PhotoIf you wear a popular fitness tracker to keep up with steps taken, miles walked, and calories burned, chances are you find it highly motivating. Some users have called it a personal trainer on their wrist.

But researchers at the University of Toronto say there is something consumers should know. Like any electronic device that connects via WiFi, the data collected by most of these fitness trackers might not always be private.

In a study, researchers say they found there are major security and privacy issues in trackers made by Basis, Fitbit, Garmin, Jawbone, Mio, Withings, and Xiaomi. The researchers reached their conclusion after analyzing data transmissions between the Internet and apps for the fitness trackers.

The seven trackers communicate with smartphone apps through Bluetooth. The researchers say that Bluetooth leaks personal data, and that anyone near a device could track a user’s location over time.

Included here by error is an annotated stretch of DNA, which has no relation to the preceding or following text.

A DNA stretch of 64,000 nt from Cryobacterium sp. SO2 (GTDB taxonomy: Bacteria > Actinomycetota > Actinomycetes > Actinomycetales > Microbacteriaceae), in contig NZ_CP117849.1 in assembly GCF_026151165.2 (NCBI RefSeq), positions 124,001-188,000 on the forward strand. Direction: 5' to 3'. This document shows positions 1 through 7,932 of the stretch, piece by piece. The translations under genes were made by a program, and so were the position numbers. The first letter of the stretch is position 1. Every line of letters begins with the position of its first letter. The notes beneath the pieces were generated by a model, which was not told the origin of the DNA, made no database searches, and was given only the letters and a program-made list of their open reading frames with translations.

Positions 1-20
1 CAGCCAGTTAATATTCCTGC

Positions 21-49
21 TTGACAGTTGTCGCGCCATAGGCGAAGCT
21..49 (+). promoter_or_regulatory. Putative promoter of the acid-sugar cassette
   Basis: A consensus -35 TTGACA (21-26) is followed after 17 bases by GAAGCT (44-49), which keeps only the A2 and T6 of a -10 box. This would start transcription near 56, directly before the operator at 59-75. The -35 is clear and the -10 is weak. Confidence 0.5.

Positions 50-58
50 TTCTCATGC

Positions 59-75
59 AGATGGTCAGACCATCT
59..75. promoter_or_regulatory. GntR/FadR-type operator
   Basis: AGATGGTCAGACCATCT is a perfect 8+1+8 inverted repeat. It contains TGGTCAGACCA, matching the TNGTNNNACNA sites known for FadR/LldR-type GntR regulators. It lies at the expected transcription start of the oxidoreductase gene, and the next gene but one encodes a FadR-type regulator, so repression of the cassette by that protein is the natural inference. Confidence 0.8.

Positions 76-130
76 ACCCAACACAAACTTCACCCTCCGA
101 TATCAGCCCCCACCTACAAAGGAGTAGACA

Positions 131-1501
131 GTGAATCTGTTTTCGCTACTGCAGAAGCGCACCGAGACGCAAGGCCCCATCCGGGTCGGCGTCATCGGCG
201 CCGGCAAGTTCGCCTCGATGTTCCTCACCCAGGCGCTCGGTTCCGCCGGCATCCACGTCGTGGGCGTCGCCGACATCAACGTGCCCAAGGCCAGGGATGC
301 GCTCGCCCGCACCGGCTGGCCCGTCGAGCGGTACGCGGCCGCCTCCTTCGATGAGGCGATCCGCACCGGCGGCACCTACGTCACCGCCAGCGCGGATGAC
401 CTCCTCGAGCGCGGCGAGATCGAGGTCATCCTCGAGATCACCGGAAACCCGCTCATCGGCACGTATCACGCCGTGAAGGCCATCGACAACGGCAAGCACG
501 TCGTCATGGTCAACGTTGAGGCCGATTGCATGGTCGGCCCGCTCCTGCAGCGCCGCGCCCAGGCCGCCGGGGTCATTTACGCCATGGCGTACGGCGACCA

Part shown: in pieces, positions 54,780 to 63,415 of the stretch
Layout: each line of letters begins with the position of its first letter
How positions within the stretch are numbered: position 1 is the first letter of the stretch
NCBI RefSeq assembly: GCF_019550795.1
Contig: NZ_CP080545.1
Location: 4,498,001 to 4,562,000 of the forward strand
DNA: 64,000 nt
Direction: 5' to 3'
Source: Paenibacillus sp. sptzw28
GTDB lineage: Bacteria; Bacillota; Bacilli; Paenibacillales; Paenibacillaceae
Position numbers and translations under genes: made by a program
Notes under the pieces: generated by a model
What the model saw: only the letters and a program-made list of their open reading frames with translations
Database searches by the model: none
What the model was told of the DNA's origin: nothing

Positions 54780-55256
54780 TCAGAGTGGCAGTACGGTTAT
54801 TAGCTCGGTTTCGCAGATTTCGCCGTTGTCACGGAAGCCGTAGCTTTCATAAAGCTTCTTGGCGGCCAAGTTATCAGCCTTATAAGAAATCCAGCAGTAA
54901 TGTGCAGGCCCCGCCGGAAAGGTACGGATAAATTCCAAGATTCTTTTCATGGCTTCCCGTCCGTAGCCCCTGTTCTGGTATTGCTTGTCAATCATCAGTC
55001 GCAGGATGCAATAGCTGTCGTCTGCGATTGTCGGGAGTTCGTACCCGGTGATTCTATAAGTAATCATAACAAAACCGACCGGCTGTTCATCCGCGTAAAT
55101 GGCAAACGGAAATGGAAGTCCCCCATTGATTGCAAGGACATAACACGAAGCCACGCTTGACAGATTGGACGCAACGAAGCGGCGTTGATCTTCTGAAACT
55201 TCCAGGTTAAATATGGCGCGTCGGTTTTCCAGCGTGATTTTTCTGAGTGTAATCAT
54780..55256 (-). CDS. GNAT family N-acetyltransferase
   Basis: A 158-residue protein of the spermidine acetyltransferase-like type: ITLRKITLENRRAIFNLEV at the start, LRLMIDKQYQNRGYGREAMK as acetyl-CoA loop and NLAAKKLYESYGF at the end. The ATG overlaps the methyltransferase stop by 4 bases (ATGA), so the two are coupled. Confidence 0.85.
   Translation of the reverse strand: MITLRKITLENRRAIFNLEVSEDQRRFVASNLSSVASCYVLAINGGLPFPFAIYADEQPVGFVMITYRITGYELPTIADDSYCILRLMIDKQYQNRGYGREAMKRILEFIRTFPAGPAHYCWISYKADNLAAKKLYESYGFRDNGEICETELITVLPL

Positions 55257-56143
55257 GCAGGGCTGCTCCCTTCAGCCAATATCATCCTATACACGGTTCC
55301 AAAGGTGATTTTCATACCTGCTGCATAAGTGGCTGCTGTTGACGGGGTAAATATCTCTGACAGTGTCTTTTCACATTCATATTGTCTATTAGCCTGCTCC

They also report certain devices by Garmin and Withings transmit information without encryption. Someone would have to know how to intercept the data, they say, but if they had the knowledge, it could be done.

Apple Watch the exception

The only device that did not leak data in the study was the Apple Watch.

Andrew Hilts, one of the report’s authors, says the security issue exists because each device has a unique identifier that is constantly sent out via Bluetooth. It's there even when you think it is turned off.

Hilts says the issue is easily resolved if device manufacturers implement an existing Bluetooth privacy standard. Until they do, he says, users will be vulnerable to location-based surveillance.

“We hope our findings will help consumers make more informed decisions about how they use fitness trackers, help companies improve the privacy and security of their offerings, and help regulators understand the current landscape of wearable products,” Hilts said in a release.

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